The systems view underpinning global environmental education, under which action anywhere in the global web of connections is seen as having the potential to reverberate through the whole, carries the promise that learners can influence present and future developments and directions at any level, local through global. In this sense, a systems approach affords inherent encouragement to empowerment and action. This is why global environmental education has placed such emphasis on developing student action learning to foster environmental and community change.  The aim is to provide opportunities for practicing concerned, responsive and engaged citizenship that is globally mindful but in the main locally enacted as it addresses environmental and social challenges (Stapp & Polunin, 1999).

Not that action learning experience needs to stay local.  In an age of easy Internet connection and social media, there is every case for opening regular electronic dialog between young people working on similar or related issues in different parts of the world, sharing ideas and experiences and collaboratively critiquing each others’ ideas, perceptions and assumptions (Lotz-Sisitka, 2010). One of us has recently described this as a call to a ‘cosmopolitan dialog of denizens’, i.e. a learning conversation between dwellers and actors in different places (Selby, 2015, 37).

Learning in Action Example 3:Make the Link – Climate exChange [2]

This project organized by the non-governmental organization, Plan International, promoted co-learning, dialog and action on climate change by linking 11-19 year olds in primary and secondary schools and youth groups in the European Union (Bulgaria, Netherlands and the UK) and Africa (Kenya, Malawi and Senegal).  Using an interactive web platform, young people connected via messaging, blogging and group discussions, sharing their local and national climate change advocacy actions and collaborating on international projects.  Those participating gained insights into differences and similarities in their perspectives on climate change and different approaches to effective advocacy – some of which they put into effect in their own schools and communities.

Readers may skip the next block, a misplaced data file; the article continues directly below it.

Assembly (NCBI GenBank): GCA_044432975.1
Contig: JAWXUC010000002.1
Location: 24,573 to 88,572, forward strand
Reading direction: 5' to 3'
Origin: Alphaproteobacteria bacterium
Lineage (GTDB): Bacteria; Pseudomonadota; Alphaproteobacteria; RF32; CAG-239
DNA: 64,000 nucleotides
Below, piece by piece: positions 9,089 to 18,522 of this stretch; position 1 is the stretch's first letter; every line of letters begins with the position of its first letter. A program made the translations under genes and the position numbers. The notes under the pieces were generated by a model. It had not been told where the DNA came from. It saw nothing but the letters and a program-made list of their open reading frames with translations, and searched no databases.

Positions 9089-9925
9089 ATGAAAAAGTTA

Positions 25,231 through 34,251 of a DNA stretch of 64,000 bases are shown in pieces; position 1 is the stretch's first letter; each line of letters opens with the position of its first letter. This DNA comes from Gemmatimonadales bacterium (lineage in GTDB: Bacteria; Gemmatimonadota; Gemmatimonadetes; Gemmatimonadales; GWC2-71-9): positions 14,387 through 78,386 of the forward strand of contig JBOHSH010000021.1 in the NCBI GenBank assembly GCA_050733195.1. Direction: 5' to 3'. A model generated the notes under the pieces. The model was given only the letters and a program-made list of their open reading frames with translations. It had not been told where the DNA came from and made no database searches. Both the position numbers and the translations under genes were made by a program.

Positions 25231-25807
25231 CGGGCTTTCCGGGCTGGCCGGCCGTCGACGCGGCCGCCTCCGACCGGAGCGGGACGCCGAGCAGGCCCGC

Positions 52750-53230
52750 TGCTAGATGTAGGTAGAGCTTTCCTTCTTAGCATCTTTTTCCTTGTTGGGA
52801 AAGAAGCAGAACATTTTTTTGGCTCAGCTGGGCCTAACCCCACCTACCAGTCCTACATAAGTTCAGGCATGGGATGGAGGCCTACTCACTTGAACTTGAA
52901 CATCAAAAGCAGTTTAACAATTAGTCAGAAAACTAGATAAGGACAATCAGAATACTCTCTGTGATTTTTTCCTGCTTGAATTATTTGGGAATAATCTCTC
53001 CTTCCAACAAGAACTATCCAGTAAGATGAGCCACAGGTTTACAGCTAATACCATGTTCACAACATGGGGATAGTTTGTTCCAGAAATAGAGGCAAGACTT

In short, global environmental education underlines the importance of addressing diverse, interwoven global issues in the curriculum while embedding those issues in the local environmental learning agenda; also promoting local action-oriented learning that addresses near-at-hand manifestations of each issue. In this light, let us take a look at two emerging areas of global environmental education: climate change education and disaster risk reduction education.

Discussion and action:

  • Attempt the ‘Woolly Thinking’ activity described above. What insights does it give on how the different global issues considered relate to each other?
  • Collect local data (newspapers, stories, via interviews) on the presence of the global issues in the local community and environment and, back in class, use them to develop learning activities. Then try them out with school students.


Climate Change Education